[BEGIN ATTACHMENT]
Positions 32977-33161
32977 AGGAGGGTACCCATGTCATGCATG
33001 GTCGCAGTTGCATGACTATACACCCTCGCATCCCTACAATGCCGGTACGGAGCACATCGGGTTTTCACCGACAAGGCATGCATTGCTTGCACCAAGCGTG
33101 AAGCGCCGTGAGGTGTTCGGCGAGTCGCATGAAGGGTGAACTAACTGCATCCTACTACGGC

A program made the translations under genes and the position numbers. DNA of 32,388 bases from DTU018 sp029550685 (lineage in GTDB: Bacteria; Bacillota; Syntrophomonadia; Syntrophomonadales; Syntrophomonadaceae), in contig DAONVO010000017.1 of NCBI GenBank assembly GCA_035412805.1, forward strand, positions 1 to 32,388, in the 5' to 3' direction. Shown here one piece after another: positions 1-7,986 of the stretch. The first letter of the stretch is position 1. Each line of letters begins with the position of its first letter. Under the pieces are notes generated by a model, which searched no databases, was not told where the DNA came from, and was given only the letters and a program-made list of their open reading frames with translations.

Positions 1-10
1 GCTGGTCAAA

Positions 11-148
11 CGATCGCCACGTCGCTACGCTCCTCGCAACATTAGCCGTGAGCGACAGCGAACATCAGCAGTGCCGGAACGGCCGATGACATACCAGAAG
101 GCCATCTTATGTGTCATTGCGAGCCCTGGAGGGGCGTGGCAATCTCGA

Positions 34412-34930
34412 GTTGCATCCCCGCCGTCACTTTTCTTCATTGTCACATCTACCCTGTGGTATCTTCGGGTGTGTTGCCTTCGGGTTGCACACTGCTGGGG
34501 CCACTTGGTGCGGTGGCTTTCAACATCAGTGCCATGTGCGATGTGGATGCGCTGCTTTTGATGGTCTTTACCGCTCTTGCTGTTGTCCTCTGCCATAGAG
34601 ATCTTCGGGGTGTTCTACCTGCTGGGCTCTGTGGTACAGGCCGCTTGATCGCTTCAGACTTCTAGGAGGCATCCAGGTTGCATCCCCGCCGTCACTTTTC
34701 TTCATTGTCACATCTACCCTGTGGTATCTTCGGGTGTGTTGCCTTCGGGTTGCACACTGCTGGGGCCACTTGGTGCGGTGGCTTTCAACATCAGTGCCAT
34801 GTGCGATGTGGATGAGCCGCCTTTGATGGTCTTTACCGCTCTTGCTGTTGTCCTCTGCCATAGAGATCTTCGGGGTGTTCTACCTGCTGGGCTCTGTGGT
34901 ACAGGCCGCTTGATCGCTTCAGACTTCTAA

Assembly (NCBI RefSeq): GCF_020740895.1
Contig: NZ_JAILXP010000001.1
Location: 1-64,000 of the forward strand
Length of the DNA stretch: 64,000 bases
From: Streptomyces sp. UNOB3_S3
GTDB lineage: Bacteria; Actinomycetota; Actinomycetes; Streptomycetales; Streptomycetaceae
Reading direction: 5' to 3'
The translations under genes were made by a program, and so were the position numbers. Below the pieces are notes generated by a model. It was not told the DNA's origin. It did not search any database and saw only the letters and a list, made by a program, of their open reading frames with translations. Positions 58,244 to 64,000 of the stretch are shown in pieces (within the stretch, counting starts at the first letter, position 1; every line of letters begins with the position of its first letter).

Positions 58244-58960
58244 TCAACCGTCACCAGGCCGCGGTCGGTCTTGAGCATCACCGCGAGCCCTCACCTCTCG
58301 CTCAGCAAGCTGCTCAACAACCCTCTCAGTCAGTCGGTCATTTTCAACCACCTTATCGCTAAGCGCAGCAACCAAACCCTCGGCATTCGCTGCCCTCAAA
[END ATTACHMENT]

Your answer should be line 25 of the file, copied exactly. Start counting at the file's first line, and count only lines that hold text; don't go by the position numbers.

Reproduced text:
The translations under genes were made by a program, and so were the position numbers. Below the pieces are notes generated by a model. It was not told the DNA's origin. It did not search any database and saw only the letters and a list, made by a program, of their open reading frames with translations. Positions 58,244 to 64,000 of the stretch are shown in pieces (within the stretch, counting starts at the first letter, position 1; every line of letters begins with the position of its first letter).